That’s what the gem in the film represents. At one point, he says, “I’ve been with you since you were a baby. Touch me and I’ll go crazy.” It’s the phones, the screens, touch-touch-double-tap, the instant gratification. There’s a line, “I fed you a lifetime of lies. I can’t even look in your eyes.” The screen can be talking to you, but it’s a one-way communication. There’s no singular accountability because it’s a culture.
AUTRE: We’re all victims inflicting culture on one another.
PEHRSON: Exactly. That’s the overarching idea of the film. There’s a fantasy that we will someday break that and learn more about ourselves as individuals rather than an idea of a society.
AUTRE: Did these ideas become more pronounced when you moved to LA?
PEHRSON: Yeah, definitely. This is Los Angeles. Everyone here is here for a reason. You can separate your friends into two categories: people you would actually call if you had a problem, and people you call for a drink or to go out with or whatever. It’s not a negative thing. Everyone here is ambitious, and acceptably so.
AUTRE: It’s a superficial fame factory. Your work really dives into that.
PEHRSON: The whole film in itself is commercials and the commercials are starring so-and-so. Everything is tied to the celebrity. Even unconsciously, we’re drawn to these figures and the meaning assigned to them.
AUTRE: And the isolation on the other side of that.
PEHRSON: Yes. I made Mondo from a very personal experience. All I had been doing was sitting on a screen. The only experience I had to tell was the experience of sitting on a screen.
AUTRE: Do you ever have to go through a digital detox?
PEHRSON: Every time I finish a project, I go hiking to the Sierra Nevadas for a week. Or I drive through the desert. I go out there and there’s just nothing. I have to hear my own voice. It’s a very strong contrast from, like, literally listening to top forty while I work, because I’m so fascinated by pop culture.
AUTRE: What’s your work process like?
PEHRSON: I’ve worked twelve to fourteen-hour days for the past few years. I wake up at 4[pm], I work from 5[pm] to 9 in the morning. Working all night, I don’t see anybody. It’s all done from a very isolated place.
AUTRE: When people do voiceover, do they have to conform to your schedule?
PEHRSON: No. I do all the voices first. There’s a fun version, which is just me. I send them that version and then they work independently. This piece being so much about pop culture, celebrity, dreams of “being something,” I wanted to involve people that live that lifestyle. I don’t give them much direction. They’re collaborators. They all seem to find joy and release in it. And all the actors are able to find the cracks in the system. They are involved with other things. They appreciate the art. But still, it is pop culture. If that’s the palette we have to work with for people to see it, that’s the right medium.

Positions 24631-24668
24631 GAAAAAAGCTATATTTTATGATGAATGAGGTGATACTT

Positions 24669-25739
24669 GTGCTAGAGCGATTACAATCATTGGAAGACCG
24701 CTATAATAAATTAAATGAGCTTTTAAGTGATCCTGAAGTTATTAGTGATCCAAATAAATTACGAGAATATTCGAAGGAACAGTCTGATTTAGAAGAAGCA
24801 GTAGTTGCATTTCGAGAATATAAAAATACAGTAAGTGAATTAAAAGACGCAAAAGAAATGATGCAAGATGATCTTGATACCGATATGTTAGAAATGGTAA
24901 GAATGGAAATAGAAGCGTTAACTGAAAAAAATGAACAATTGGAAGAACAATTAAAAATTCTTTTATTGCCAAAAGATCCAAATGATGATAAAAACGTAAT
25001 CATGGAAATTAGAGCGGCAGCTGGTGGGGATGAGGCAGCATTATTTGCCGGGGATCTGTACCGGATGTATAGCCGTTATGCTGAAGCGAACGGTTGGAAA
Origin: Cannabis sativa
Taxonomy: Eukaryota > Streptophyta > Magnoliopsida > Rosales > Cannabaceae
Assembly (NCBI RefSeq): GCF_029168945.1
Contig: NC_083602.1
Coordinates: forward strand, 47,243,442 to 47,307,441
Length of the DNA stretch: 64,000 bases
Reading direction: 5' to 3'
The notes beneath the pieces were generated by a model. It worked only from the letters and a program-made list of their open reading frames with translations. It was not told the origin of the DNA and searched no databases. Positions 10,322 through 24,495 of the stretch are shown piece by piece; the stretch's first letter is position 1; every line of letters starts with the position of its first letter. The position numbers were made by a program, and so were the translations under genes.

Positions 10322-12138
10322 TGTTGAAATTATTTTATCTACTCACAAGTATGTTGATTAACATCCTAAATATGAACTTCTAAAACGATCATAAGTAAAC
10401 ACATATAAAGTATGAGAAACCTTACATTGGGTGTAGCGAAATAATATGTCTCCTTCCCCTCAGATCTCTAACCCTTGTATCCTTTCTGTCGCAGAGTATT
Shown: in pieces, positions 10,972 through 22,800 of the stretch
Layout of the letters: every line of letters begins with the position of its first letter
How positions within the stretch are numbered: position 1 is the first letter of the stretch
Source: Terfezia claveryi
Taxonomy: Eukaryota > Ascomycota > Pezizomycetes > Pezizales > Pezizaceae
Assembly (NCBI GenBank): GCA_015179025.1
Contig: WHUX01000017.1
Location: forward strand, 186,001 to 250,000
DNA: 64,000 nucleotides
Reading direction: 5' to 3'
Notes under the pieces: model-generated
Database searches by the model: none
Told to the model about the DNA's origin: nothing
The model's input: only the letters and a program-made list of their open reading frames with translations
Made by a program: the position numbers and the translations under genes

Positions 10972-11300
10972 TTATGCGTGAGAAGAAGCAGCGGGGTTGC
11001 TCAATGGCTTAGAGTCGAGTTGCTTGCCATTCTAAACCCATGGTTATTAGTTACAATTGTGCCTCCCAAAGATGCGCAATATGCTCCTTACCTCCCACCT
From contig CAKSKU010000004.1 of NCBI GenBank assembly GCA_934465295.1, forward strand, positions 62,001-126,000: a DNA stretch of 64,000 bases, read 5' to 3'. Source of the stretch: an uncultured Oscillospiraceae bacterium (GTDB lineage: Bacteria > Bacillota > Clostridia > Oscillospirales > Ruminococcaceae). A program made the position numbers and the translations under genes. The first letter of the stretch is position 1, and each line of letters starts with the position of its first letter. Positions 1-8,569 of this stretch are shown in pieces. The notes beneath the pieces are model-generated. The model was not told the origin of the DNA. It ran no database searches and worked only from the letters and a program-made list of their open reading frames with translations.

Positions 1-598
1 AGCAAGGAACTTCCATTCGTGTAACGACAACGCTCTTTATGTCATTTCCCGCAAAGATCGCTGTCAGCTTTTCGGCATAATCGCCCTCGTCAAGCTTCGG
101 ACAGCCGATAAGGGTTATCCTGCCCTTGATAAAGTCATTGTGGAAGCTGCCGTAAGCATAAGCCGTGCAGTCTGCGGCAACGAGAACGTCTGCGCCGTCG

AUTRE: What about the process do you enjoy the most and the least?
PEHRSON: I enjoy all of it. The hardest part is sitting still for so many hours, and the isolation of not having connection or touch for weeks, or months even. I also feel like this piece called for it. That’s what it was about. It was a bit of method animating (laughs). The best part about it is working with my friends and people I’m genuinely a big fan of. Bar none, to collaborate with a community of ideas and artists who are like-minded.
AUTRE: Is this world going to keep developing?
PEHRSON: Oh yeah. This is just the entrance. It’s a primer to a much larger narrative, extending across music, film, sculpture. There’s a whole set of stuff. As a creative person, it’s all communications – writing, music, art. Any time you can take your vision and make it work in a different medium you’re improving that communication. I think that’s so important, to set outside of one channel of expressing something. I think everybody in the project feels that way. The Caged Pillows world is going to provide a place for people who are stuck in a genre to come and do something completely new.
AUTRE: Are you excited to share it at MAMA?
PEHRSON: I’m very excited. One side is that I made the piece in isolation, as I wanted it to be viewed in isolation. I asked people to call a 1-800 number when watching the film, and I got over 20,000 messages. They’re all about people feeling isolated, feeling like an alien. There’s this disassociation from the world around them.
AUTRE: Can you tell us about Ruins Magazine?
PEHRSON: Yeah, this film is kicking off the launch of Ruins Magazine. It’s a cultural digest that focuses around urbanism and the future of cities. It’s architecture, design, prose and imagery that all somehow express the human condition in present urban environments.
AUTRE: Like a crossover between urbanism and art?
PEHRSON: Yeah, urbanism, art, and culture. And it’s an amazing set of people. I think they’re going to publish a lot of content that otherwise wouldn’t get made.
AUTRE: When does the site launch?
PEHRSON: June 1st.